Get Active Just For Fun In Singapore

2 August 2017
Read Time: 4.0 mins

Singapore. It’s better known for being safe, clean and green than it is for leaning to the extreme, but you may be surprised to discover there’s more to Singapore than retail rampages and food frenzies. And with a family of adrenaline junkies in tow, we discovered there are loads of extreme sports and adventurous activities – indoors and out – geared to visitors of just about every age in the Lion City.

Aerial Manoeuvres

My eight-year-old son took years off my life when he nonchalantly took the leap off a 15-metre platform on a simulated parachute jump at MegaZip Adventure Park. But not to be outdone, I took off a few more as I flung myself off the jungle-clad peak of Imbiah Hill, across jungle and sea, on the park’s 75-metre high MegaZip, clocking up pant-wetting speeds of 60 kilometres per hour as I screamed my way to Sentosa’s Siloso Beach.

Young girl smiling on zip line There aren’t too many kids who don’t love a good zip-line ride. Image: Getty

For those who prefer not to induce heart attacks by leaping off hilltops, Forest Adventure also offers aerial fun with elevated bridges, swaying trapezes, Tarzan ropes, hanging lights and zip-lines. There’s even a kids’ course for your safely trussed-up offspring to take the leap.

Or why not simulate a 3,600-metre freefall in a five-storey indoor wind tunnel? iFly Singapore will take daredevils aged seven and over through step-by-step training before introducing them to the vertical wind tunnel where they’re swept up by airspeeds of 150 to 300 kilometres per hour. Or you can watch through the glass like I did.

Oh, you’d rather get launched 60 metres into the sky at speeds of 100 kilometres per hour? Then the G-Max Reverse Bungy at Clarke Quay is just the place for you. The reverse bungy accelerates at the velocity of a rocket launch and offers lovely views over the Clarke Quay. At least that’s what they tell me, I had my eyes welded shut from fear.

Tracks and Trails

view of singapore CBD Mount Faber Park is one of the oldest parks in Singapore. Image: Getty

While it is hot and humid, Singapore offers some excellent hiking trails. The Southern Ridges offers hikers 10 kilometres of lush, green, open spaces that connect Mount Faber Park, Telok Blangah Hill Park, Hort Park, Kent Ridge Park and Labrador Nature Reserve. Macritchie Reservoir Park is another personal favourite, offering incredible tropical scenery and an impressive array of wildlife, including flying lemurs and long-tailed macaques, along its secluded hiking paths and treetop walkway.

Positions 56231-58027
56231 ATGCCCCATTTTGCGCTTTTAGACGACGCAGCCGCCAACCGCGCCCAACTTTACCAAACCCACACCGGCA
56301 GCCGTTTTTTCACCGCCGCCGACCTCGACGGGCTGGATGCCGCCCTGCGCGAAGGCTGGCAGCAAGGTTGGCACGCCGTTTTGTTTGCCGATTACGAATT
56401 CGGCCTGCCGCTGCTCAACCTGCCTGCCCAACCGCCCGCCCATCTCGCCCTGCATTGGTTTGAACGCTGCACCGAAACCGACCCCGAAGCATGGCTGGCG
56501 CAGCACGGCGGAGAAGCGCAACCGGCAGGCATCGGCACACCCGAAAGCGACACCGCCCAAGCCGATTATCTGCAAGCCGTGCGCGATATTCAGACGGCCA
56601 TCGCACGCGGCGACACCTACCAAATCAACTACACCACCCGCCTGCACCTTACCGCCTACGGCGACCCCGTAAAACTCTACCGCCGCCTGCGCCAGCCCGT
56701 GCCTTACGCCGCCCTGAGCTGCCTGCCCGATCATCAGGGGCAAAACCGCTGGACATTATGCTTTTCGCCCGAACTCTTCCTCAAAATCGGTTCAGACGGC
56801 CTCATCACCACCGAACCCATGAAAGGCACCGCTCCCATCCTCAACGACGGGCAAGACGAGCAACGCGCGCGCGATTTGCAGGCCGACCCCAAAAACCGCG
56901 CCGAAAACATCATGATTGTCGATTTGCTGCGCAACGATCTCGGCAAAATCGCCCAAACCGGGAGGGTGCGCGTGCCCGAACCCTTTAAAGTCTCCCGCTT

Boardwalk over water, Pulau Ubin island Singapore When you're all done biking, you could go for a kayak around Pulau Ubin island. Image: Getty

Prefer to explore on two wheels? Take the short bumboat ferry ride from Changi Point Ferry Terminal to Pulau Ubin and Ketam Mountain Bike Park. This rustic little island with its rickety kampong houses remains fairly unspoilt, but biking is its main attraction. You can bring your own or rent a mountain bike for a few dollars to take on the island’s 10 kilometres of jungle-fringed, international-standard mountain bike trails, flying down steep hills past wild pigs and monkeys and soaking up the incredible views. Or, if you're like me, you’ll be soaking up mud and nursing your bruised butt and pride after a tumble.

Wild Water Fun

surfboard on sand Surf's up everyday at Wavehouse Sentosa, Singapore. Image: Getty

Who needs a beach to surf? Ride the waves at Wavehouse Sentosa. The centre boasts two epic surf simulators – one a flat double Flowrider and the other a flow barrel – for more experienced surfers. If you’re new to surfing, you can start out on a boogie board before upgrading to a surfboard. That is, when you’re not wiping out in spectacular head-over-heels style, like me.

You’ll find more watery action at Singapore Wake Park. The cable wake park amps up the adrenaline with cable-controlled wakeboarding, knee-boarding, water skiing and trick skiing at competition speeds of 20 to 58 kilometres per hour. The park provides all the necessary equipment including safety-vests, helmets, skis, kneeboards and wakeboards plus instruction for beginners. One of our family’s favourite spots in Singapore, my primary school-aged children nail it every time. I don’t share their skills, though I have managed to stand up once or twice, for entire seconds at a time.

Adventure Cove Waterpark offers a watery adrenaline rush on its Riptide Rocket, a hydro-magnetic coaster with powerful climbs, plunging drops and terrifying twists. But if that’s not enough to get your heart pumping, you can always swim with the manta rays and hammerhead sharks. Or join me on the lazy river and leave the rest to the more daring members of your crew.

Visit your local Flight Centre store or call 131 600 for the latest deals or check out our Singapore Travel Guide for more information!

Aleney de Winter

Travel, food and parenting writer Aleney is mum to two frequent-flying tiny travellers. She shares her top travel tips and tales of adventure while introducing her children to a world of customs, culture and cuisine with a side order of fun.